Two weeks ago, President Obama offered to cut several hundred billion more dollars out of the Medicare and Medicaid budget to help make room for health care reform. This sort of gesture ought to appeal to conservatives, right? Apparently not. The Heritage Foundation warned, "At a time when Medicare is dangerously close to bankruptcy, it is shortsighted to funnel funds into the creation of another government-run program instead of shoring up Medicare." A National Review editorial complained, "These cuts in Medicare and Medicaid payments are nothing more than reimbursement reductions with no empirical or economic basis to justify them."
No empirical basis to justify them? Since when do conservatives require an empirical basis to justify cutting social spending?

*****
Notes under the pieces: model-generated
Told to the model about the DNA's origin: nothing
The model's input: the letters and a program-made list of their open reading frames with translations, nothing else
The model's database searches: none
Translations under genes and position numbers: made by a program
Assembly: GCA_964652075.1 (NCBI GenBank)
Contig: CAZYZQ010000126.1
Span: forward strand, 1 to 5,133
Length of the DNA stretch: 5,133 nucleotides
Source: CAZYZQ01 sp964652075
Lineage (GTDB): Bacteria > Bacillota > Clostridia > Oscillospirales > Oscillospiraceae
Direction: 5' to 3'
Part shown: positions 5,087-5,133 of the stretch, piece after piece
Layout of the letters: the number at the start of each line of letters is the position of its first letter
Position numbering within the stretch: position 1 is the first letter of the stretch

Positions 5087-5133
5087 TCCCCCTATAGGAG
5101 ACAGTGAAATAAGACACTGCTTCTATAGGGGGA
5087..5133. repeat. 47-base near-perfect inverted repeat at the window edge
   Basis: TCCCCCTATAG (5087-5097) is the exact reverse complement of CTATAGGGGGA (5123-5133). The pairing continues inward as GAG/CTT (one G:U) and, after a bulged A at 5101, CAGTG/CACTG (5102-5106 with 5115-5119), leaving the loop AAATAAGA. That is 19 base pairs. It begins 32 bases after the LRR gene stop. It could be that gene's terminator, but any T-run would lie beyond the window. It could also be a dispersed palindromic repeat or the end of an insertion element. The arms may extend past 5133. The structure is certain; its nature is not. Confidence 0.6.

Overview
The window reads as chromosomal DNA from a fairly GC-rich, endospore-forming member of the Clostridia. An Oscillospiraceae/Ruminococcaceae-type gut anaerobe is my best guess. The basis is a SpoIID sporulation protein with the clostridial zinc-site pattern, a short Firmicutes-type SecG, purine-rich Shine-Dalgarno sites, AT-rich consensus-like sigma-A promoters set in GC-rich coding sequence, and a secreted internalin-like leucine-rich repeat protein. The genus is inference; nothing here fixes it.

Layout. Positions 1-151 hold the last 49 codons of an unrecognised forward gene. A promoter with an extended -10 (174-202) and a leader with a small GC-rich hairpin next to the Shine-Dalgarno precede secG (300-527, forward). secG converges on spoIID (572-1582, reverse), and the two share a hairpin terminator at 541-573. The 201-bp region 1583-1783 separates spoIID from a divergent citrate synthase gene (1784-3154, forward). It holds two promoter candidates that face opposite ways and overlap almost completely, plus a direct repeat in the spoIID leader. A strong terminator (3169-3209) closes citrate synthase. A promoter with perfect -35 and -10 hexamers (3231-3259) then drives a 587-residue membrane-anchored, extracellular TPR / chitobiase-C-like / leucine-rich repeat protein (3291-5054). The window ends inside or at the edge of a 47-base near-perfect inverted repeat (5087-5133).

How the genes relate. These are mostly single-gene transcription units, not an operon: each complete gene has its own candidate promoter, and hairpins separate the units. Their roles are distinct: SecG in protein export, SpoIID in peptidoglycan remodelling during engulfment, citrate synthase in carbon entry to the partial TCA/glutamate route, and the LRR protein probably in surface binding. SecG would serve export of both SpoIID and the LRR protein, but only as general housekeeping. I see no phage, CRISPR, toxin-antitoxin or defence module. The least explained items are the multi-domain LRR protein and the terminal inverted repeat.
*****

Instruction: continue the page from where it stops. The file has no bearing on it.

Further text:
The health care debate has been presented as a conflict between spendthrift Democrats and skinflint Republicans. The reality is closer to the opposite. Conservatives may make up the strongest opponents of new government spending (to cover the uninsured), but they also make up the strongest opponents of cutting existing spending. Health care has become the new defense spending--a category of public outlay that the right has trained itself to defend in even the most wasteful iterations.
The U.S. health care system, as you probably realize, is a vast cesspool of waste. We spend nearly twice as much on health care as the average advanced country and have no better results to show for it. Alas, every dollar of what we call waste is what somebody in the industry calls "income." So anything that makes the system more efficient makes somebody unhappy, and that somebody has a team of lobbyists.
Watch senior editor Jonathan Chait discuss this article with editor Franklin Foer: